Acclaimed flower farmer and florist Erin Benzakein demystifies these beauties in all their fabulous forms.
Of all the flowers I’ve ever grown, dahlias are my favourite. These treasures are one of the most well-loved and widely grown flowers for cutting because they come in a rainbow of colours, they produce an abundance of flowers from midsummer into autumn, and the range of shapes and sizes available is staggering.
In addition to being such a well-loved cut flower, their incredible ability to multiply over the course of a growing season is unmatched – you can start with a single tuber or rooted cutting, and by season’s end be digging a full clump that contains three to 10 babies from the original plant. Similar to a sourdough starter, once you have it and as long as you take care of it, you’ll have a steady supply to share with others and plant for yourself, every season.
Along with their range of sizes and shades, dahlias come in a dazzling array of forms. Some are perfectly symmetrical, with tightly spaced petals, while others have a loose, lush look. They may have different petal styles and lengths, with open centres or not. When it comes to choosing varieties, people’s preferences vary widely – some prefer cactus types, while others will grow only informal decoratives. I’m personally drawn to the oddballs, including anemone, stellar, incurved cactus, and orchette. Over time you might find yourself gravitating to particular classes, and understanding the differences between them will help you when selecting new varieties.
Informal decoratives have a soft, romantic quality to the blooms, and their petals are typically lush and billowy. This class includes many of the most beautiful and useful varieties for making arrangements.
Though there are fewer overall varieties of this kind, formal decoratives are among my favourites to use for designing. The large, showy blooms have a more uniform and refined quality than some other types, and they are a stunning addition to large arrangements.
This class is filled with striking, textural blooms. Their sharply edged petals are reflexed back toward the stem, resembling colourful shooting stars.
This class has few varieties. Flowers have a ring of at least two, but not more than five, rows of petals around the outside edge encircling a single, open centre.
These medium-sized blooms are the longest-lasting and most weather- resistant, making the varieties in this class especially popular among people growing dahlias for market.
Similar to ball varieties, these include a wide range of smaller, rounded blooms that are very long lasting and weather resistant. If you’re looking for hardworking varieties, these fit the bill.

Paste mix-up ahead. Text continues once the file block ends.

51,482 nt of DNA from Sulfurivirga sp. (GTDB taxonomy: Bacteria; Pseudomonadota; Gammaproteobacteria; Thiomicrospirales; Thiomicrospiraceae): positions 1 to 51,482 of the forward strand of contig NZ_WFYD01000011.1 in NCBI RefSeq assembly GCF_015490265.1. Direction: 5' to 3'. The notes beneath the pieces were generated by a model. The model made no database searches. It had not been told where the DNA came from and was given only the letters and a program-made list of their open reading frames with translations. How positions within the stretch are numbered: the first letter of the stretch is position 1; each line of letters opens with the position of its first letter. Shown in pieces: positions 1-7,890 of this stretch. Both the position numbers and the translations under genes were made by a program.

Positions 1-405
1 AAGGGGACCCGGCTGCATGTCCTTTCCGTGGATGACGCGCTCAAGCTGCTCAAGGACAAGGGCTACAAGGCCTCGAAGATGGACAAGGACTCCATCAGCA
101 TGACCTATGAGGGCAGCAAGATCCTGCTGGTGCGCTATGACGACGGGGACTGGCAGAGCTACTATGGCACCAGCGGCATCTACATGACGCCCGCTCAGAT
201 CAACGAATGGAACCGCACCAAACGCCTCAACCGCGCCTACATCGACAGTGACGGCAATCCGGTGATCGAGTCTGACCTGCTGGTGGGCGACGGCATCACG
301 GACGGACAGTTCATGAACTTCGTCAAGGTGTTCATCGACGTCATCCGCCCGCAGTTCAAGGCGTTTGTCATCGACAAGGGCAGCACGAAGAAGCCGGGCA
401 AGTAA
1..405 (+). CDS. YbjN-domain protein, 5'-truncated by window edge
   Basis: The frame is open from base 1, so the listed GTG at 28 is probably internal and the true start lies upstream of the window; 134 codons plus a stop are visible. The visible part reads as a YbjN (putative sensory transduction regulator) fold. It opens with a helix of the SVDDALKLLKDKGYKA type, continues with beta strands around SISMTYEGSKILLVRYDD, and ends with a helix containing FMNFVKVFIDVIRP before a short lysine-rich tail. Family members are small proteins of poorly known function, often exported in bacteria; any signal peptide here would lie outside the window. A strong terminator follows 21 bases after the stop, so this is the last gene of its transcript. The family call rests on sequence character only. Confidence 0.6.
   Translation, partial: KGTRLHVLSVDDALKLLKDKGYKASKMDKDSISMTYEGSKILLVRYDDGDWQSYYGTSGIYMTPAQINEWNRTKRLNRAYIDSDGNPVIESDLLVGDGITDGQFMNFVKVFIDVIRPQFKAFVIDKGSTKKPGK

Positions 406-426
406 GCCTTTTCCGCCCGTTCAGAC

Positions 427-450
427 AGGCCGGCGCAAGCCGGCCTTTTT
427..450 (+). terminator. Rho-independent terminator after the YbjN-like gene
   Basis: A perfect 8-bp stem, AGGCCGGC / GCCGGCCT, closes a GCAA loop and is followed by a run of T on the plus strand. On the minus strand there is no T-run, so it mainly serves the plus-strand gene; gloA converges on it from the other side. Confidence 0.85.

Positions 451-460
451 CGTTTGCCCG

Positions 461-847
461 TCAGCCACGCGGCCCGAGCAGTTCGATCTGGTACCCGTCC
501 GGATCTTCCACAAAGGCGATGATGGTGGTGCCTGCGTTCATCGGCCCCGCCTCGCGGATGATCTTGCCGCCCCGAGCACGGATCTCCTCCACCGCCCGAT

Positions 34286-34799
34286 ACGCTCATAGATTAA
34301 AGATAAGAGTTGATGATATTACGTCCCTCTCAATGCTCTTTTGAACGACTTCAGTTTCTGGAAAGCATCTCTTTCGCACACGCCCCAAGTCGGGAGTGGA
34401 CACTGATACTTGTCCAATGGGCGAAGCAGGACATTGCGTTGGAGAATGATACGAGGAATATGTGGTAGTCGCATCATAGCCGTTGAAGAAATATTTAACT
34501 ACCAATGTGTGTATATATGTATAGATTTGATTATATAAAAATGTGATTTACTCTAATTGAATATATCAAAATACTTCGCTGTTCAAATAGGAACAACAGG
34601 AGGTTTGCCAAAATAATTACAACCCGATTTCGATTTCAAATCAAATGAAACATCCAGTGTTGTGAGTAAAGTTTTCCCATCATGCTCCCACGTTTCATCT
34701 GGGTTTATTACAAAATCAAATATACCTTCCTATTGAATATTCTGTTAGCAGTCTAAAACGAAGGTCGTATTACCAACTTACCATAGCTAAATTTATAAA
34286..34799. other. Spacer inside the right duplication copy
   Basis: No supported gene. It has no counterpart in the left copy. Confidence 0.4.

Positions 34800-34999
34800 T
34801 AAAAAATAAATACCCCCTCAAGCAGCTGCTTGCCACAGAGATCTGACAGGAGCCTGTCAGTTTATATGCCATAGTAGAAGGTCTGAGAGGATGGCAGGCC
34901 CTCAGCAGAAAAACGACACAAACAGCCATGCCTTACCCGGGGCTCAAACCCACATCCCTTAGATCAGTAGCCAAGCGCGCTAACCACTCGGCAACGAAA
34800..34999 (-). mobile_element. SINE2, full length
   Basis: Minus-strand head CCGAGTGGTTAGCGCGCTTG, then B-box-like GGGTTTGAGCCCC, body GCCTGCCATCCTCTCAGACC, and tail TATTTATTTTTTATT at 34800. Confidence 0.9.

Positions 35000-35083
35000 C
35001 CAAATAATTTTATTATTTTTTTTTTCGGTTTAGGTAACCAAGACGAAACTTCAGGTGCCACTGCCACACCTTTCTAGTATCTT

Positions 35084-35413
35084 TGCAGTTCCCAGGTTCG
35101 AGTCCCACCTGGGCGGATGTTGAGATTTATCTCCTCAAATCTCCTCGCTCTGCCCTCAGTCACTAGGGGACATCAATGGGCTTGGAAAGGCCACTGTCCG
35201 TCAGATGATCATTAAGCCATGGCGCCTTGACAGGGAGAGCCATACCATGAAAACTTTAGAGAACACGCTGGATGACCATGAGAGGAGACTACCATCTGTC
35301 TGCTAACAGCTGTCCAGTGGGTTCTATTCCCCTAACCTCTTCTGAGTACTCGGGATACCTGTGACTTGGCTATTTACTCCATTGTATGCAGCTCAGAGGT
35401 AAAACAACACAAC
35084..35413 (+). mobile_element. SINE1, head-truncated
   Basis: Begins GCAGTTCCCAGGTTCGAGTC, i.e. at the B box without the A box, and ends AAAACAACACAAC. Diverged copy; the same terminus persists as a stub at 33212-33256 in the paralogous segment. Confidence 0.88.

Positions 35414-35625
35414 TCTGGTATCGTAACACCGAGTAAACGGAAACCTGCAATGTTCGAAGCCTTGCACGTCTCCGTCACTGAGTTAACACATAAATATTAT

These are some of the cutest varieties imaginable. The petite ball-shaped flowers are the size of large shooter marbles, ideal for adding interest and texture to bouquets. Floral designers can’t get enough of them.
Fast becoming a favourite among designers, this class is filled with long-stemmed, star-like flowers with petals that roll inward. Pollinators love these beauties, they’re an eye-catching addition to the garden and they’re perfect for bouquets.
This class is similar to orchid types but has flowers that boast a fluffy collar of inner petals, giving the star-shaped blooms a more delicate, romantic appearance. I love incorporating them into bouquets because they add a fun, textural quality.
This class is one of my favourites because the daisy-like flowers are a cheerful addition to arrangements. While petal shapes vary widely from rounded to pointed, they all have a striking single centre.
With miniature single blooms that have rounded petal tips, these petite flowers have a diameter under 5cm.
Another popular class with breeders, semi-cactus types come in loads of choices in many colours. They are similar in shape to straight cactus varieties, but with petals that are less defined and tubular and much more relaxed. These blooms typically have long stems and are good for floral arrangements.
Brimming with spiky, textural varieties, this class is popular because they are so striking in the garden. I’ve found these porcupine-like blooms to be quite fragile when it comes to weather damage, and their tips tend to show heat stress very easily.
Of all the cactus types, this class is by far my favourite. Their flowers remind me of Muppet characters with their twisted, tubular, feather-like petals. They are a fun addition to the garden and are always a topic of conversation with visitors.
This class is filled with shaggy, fluffy blooms with outer petals that look as if they’ve been snipped with pinking shears. Flowers are more prone to weather damage, since they are on the delicate side, but if given a little extra protection, they are wonderful textural additions to the garden and the vase.
One of the classes most loved by flower arrangers, water lily types have flowers borne on long, strong stems and typically hold their heads upright. Aptly named, the tidy saucer-shaped blooms resemble floating water lilies.
This class includes fun novelty varieties that most people would never guess are dahlias because of their unique appearance. Flowers have a ring of reflexed petals that surround a domed pincushion-shaped centre, similar to double-flowered echinacea.
Darling single blooms that have a collar of ruffled petals encircling glowing single centres make varieties in this class lovely as bouquet additions.
This class is somewhat of a catch-all for rare varieties that don’t clearly fit into other classes. What makes these unique is that the flowers’ single centres are proportionate to the ring of outer petals.
Novelty fully double
This class is another grab bag of varieties that don’t easily fall into other defined classes. Their common trait is a closed, tight centre and petals that are proportionate in size.